"We honor all those who risked and gave their lives in the minutes, hours, months and years afterwards," he said.
"But it's so hard. Whether it's the first year or the 20th," Biden added. "No matter how much time has passed, these commemorations bring everything painfully back as if you just got the news a few seconds ago."
Nearly 3,000 people were killed, including more than 2,600 at the World Trade Center in New York, after hijackers seized control of airplanes and used them to attack the World Trade Center's twin towers and the Pentagon just outside Washington.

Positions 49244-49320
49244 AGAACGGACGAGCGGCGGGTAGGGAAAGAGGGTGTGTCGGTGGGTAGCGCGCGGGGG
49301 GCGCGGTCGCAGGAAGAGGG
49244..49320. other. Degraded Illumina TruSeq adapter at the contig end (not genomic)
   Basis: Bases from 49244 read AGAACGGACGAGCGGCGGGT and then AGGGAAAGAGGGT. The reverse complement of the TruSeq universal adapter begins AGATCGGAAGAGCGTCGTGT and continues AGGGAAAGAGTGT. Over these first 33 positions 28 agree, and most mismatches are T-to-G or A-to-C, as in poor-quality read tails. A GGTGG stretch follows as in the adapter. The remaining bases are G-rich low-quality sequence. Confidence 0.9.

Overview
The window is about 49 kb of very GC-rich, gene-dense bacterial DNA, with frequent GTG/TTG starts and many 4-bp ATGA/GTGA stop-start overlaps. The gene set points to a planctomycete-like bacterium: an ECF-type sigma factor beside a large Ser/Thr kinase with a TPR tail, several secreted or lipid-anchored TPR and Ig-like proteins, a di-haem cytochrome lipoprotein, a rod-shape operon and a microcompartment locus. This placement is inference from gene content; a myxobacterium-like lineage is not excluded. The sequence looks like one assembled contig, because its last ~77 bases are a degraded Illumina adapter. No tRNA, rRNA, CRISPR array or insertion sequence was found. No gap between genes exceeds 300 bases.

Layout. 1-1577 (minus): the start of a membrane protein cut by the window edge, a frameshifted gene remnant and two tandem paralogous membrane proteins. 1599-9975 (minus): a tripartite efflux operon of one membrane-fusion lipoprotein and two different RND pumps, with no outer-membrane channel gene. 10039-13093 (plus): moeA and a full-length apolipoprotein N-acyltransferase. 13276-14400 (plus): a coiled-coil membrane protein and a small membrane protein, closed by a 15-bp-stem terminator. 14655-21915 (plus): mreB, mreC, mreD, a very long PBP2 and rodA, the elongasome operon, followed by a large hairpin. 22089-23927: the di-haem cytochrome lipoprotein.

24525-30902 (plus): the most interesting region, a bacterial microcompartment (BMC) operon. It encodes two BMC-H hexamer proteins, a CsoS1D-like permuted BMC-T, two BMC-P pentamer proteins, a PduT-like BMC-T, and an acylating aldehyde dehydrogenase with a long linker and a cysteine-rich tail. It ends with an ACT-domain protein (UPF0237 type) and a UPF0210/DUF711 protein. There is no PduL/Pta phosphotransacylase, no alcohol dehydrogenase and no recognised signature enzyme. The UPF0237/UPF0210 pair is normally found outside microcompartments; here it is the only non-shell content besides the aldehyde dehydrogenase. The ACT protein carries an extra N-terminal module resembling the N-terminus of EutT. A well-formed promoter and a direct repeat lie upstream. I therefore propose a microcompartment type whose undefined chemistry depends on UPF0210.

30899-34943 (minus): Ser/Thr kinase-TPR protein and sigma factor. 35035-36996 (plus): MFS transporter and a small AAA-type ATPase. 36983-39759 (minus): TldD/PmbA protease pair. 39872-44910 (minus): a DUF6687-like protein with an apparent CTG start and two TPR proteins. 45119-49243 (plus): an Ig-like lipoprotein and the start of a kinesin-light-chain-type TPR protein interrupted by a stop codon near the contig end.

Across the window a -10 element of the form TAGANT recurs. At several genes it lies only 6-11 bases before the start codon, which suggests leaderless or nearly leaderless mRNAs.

On Saturday (Sept. 11), Biden and first lady Jill Biden will visit New York City and the Pentagon in Arlington, Virginia, as well as Shanksville, Pennsylvania, where passengers forced down an aircraft believed to have been headed to the U.S. Capitol or White House.
Biden said the central lesson for Americans to take away from September 11 was that "unity is our greatest strength."
"We learned that unity is the one thing that must never break," he said.